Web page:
There are a number of reasons for this, I totally accept that what?s happening on the pitch does largely affect the atmosphere but I don?t believe that?s the only thing that affects the atmosphere.
At the moment, the biggest problem is that there isn?t any designated area reserved for those who wish to chant. This means that you have a lot of people who have no interest in creating an atmosphere in area?s that are considered unofficial singing areas. For example, when people start a song nowadays, half the people around will just sit there staring at those singing. This obviously discourages fans from even bothering to try and create an atmosphere.
The only game of the season that has any sort of atmosphere is the derby because that?s the only game where large amounts of supporters stand. I?ve been told by stewards and other people within the club the problem is the location of where the singers are, that is the problem. The centre of Lower Gwladys Street, near the back, is quite a good view and quite popular, so the club will always being unwilling to set up a singing/standing area there. I believe that fans have to accept this and try and find an area which is unpopular but where a decent atmosphere can be created.
I believe I?ve found the perfect area of the ground where a singing/standing area could be formed. I believe GS5 in Upper Gwladys Street in an excellent place for supporters who wish to create an atmosphere to be located. This area is largely empty for the majority of games; the majority of empty seats are near the back. This is perfect for supporters who wish to stand without causing, other supporters to stand.
The acoustics are excellent in this area; it means that the atmosphere can spread down to the lower tier and along the Bullens Road side of the ground. I believe this could be a great solution in terms of the atmosphere. I?d be grateful for some feedback, (hopefully not too negative!) about this idea. If other supporters agree, I'll speak to a few people and see if we can get this area sorted for next season.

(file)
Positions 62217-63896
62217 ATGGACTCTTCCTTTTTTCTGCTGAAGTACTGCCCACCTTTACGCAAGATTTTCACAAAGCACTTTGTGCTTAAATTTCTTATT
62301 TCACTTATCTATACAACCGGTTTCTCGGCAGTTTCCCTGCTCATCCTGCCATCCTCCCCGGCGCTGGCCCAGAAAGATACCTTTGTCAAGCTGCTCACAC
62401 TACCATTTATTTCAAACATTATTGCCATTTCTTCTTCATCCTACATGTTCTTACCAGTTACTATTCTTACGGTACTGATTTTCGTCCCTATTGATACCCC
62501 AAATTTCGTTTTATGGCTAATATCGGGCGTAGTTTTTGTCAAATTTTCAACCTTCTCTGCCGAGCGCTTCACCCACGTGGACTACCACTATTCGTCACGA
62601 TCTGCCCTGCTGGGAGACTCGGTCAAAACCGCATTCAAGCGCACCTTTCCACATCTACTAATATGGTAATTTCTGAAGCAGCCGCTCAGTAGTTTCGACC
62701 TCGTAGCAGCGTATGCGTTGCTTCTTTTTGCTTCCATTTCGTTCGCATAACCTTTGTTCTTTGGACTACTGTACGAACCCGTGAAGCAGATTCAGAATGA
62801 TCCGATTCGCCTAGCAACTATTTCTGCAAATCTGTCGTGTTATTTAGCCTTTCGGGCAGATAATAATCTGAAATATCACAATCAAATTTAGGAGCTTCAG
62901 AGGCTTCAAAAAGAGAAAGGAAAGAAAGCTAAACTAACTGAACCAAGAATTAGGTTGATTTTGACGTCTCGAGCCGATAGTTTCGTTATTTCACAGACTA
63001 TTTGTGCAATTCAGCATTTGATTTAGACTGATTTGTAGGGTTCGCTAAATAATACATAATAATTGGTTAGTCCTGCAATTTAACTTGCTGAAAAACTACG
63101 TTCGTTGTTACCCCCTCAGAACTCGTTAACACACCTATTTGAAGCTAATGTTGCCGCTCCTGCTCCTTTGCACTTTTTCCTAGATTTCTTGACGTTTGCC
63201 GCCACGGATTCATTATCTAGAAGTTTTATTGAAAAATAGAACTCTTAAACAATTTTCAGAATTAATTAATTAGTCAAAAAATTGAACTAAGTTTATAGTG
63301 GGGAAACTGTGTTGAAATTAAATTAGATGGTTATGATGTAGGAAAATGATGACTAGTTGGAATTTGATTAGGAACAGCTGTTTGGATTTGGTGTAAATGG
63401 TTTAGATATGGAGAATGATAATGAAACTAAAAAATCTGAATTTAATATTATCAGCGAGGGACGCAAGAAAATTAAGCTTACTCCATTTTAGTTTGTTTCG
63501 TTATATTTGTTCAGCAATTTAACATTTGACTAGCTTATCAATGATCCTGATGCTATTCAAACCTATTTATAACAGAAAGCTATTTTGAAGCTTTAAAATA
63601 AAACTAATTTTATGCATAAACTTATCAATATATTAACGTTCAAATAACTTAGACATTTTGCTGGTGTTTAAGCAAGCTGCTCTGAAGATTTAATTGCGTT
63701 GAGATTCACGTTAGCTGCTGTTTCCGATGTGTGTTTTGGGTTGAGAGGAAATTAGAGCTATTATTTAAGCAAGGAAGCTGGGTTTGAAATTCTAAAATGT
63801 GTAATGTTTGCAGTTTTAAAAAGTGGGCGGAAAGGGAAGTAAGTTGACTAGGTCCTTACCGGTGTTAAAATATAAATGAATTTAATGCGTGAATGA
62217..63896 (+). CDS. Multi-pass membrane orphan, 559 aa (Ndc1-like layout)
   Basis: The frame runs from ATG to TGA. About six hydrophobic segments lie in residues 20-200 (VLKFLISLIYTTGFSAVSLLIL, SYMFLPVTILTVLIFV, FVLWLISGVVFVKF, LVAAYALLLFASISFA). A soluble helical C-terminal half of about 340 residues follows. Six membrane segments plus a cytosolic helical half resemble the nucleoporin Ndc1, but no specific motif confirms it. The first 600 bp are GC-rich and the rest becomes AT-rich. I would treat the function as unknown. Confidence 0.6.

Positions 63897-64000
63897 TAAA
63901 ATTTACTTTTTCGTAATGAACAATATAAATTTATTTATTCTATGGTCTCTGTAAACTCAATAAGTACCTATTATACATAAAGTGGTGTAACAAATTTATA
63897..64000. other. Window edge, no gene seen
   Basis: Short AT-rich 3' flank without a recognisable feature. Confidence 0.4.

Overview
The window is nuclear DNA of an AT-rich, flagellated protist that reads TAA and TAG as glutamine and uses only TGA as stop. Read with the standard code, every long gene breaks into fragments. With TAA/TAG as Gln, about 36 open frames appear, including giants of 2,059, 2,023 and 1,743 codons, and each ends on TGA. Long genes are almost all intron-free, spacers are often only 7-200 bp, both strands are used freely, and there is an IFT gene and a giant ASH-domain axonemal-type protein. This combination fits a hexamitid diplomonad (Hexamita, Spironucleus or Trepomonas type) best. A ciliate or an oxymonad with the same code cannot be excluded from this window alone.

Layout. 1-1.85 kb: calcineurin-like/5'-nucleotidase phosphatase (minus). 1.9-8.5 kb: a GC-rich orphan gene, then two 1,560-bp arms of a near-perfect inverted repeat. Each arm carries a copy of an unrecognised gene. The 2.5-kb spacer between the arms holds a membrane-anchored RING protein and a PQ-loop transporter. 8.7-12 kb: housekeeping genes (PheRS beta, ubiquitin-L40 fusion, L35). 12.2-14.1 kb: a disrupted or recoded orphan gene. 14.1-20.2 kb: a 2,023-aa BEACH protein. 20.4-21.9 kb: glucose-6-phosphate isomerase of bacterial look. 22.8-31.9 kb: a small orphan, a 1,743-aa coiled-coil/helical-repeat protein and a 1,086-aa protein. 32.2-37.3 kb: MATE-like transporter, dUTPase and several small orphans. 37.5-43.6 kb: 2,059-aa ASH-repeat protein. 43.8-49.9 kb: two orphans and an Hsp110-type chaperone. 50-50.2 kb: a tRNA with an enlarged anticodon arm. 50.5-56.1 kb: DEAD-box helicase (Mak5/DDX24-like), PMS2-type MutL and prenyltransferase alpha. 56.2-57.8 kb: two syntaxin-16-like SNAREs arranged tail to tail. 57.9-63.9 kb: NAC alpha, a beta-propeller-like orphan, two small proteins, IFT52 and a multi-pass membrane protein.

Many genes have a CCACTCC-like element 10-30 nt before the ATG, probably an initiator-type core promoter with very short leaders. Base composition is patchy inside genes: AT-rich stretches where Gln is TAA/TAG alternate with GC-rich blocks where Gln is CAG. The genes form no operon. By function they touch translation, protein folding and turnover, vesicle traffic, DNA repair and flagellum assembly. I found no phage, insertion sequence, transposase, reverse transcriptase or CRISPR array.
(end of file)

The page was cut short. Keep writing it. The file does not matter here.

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1 Posted 27/04/2011 at 17:28:17
If we have a designated chanting area we are sure to get some great new songs- 'Just Can't get Enough' is fun- but it belongs to Celtic really.
2 Posted 27/04/2011 at 17:38:44
3 Posted 27/04/2011 at 18:35:51
It is this sort of innocent, but essentially damning remark that highlights what's happening to this club ? it's turning into shite.
4 Posted 27/04/2011 at 19:05:15
There's nothing more depressing than sitting in the Park End listening to away fans take this piss out of us for not singing.
We are the People's Club, so what about the club sponsoring a band for match days? Once again maybe providing free tickets.
And we should have more "flags days" when fans can bring along banners etc. I think the club should pay for some of these as well.
I personally think the club should really pull their finger out as far as all of this is concerned. A bit more investment (money) in the atmosphere would make all the difference, and the game going experience much more enjoyable. And let's face it with Moyes/Kenwright in charge the entertainment on the pitch isn't going to improve is it.
5 Posted 27/04/2011 at 19:26:32
I recognise it's quid pro quo, but we need to motivate the players better, rather than settling in as though we're at the opera.
Make the Blue Boys feel like they're ten feet tall, and frighten the pants of the opposition. As it stands, Goodison is only a bearpit 3 or 4 times per season. That simply isn't good enough support.
6 Posted 27/04/2011 at 19:50:37
I take collective pride in Everton being different: we have 2 or 3 songs, a common identity and do not have a desire or wish to be something that we are not. I can quite happily live with leaving Liverpool et al to create the next pathetic ditty; the idea of a 'flag-day', 'singing-zone' or any other manufactured attempt to create atmopshere is quite frankly absurd.